The death of Convoy has been one of the biggest stories in both tech and freight media over the past week. While the freight market has suffered a number of major shutdowns, few were as sudden as Convoy’s.

After all, Yellow was a much bigger company, but it died a very slow death, and because it was a publicly traded company, we all got to watch its journey on life support for many years. Convoy’s story, on the other hand, offers a cautionary tale of a meteoric rise to burnout in just eight years. For most of that time, it was respected, loathed and feared by industry insiders, both wary and weary of how a war chest of capital can disrupt the economics of the industry.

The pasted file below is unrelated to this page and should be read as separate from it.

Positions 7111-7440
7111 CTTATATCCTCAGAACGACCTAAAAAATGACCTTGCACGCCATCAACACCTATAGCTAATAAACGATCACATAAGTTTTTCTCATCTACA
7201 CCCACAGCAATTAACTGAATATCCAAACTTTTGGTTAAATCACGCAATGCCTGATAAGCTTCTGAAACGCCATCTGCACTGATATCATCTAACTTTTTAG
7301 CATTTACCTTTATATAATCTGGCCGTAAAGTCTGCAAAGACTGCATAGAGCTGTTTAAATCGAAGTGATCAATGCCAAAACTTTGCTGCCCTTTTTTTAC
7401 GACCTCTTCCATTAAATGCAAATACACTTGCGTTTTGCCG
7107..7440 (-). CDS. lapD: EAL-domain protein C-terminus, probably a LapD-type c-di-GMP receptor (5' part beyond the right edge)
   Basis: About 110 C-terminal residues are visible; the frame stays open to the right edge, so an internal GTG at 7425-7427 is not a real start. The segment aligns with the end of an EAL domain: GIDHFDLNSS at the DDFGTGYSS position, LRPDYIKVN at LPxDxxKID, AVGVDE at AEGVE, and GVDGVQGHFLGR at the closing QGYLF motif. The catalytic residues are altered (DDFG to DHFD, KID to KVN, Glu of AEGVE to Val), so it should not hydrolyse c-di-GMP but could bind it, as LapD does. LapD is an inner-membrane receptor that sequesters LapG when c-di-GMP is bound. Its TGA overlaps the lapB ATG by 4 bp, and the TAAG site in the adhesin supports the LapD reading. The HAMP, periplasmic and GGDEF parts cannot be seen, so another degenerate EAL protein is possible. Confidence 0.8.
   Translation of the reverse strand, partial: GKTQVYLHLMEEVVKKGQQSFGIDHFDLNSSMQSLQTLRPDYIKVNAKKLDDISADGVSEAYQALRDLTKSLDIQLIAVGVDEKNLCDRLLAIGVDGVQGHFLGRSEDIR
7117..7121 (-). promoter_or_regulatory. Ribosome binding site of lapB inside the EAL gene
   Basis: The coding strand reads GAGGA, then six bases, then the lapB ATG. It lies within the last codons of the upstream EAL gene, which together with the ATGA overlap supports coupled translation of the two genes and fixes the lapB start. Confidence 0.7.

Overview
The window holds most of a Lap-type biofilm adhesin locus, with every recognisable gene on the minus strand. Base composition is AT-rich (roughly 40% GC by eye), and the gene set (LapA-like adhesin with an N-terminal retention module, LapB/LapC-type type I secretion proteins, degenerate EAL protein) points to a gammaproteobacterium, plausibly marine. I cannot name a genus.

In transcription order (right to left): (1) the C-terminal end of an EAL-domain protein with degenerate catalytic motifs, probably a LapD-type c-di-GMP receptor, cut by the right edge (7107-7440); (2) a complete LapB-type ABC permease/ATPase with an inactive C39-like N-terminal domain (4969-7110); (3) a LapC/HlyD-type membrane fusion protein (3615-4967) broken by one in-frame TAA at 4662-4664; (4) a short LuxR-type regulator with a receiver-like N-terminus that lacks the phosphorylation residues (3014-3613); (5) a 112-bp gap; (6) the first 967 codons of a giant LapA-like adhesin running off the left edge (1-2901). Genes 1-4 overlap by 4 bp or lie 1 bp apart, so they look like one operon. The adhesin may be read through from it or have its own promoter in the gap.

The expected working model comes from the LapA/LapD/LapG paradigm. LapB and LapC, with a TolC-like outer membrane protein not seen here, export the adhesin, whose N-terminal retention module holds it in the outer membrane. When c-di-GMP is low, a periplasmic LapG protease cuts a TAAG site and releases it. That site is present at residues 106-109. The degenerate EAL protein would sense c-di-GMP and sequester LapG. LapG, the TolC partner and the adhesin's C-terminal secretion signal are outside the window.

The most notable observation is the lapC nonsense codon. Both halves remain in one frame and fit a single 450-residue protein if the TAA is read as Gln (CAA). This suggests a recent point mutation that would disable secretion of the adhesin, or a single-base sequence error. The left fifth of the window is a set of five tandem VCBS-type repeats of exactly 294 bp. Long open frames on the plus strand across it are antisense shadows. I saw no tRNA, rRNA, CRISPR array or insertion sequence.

For a few years, that’s exactly what happened.


In Convoy’s earliest years, it used venture capital that it raised to “buy market share.” It offered shippers that agreed to be early adopters rates that were cheaper than market — discounted significantly compared to the rates of incumbent players.

This worked; some would say too well. Convoy was able to scale quickly and garnered significant market share from some major shippers along the way.

At first, Convoy offered shippers aggressive discounts on their major lanes and then used that wedge to get access to lower-volume lanes. This allowed the company to expand its margins in secondary lanes, offsetting losses in the primary lanes.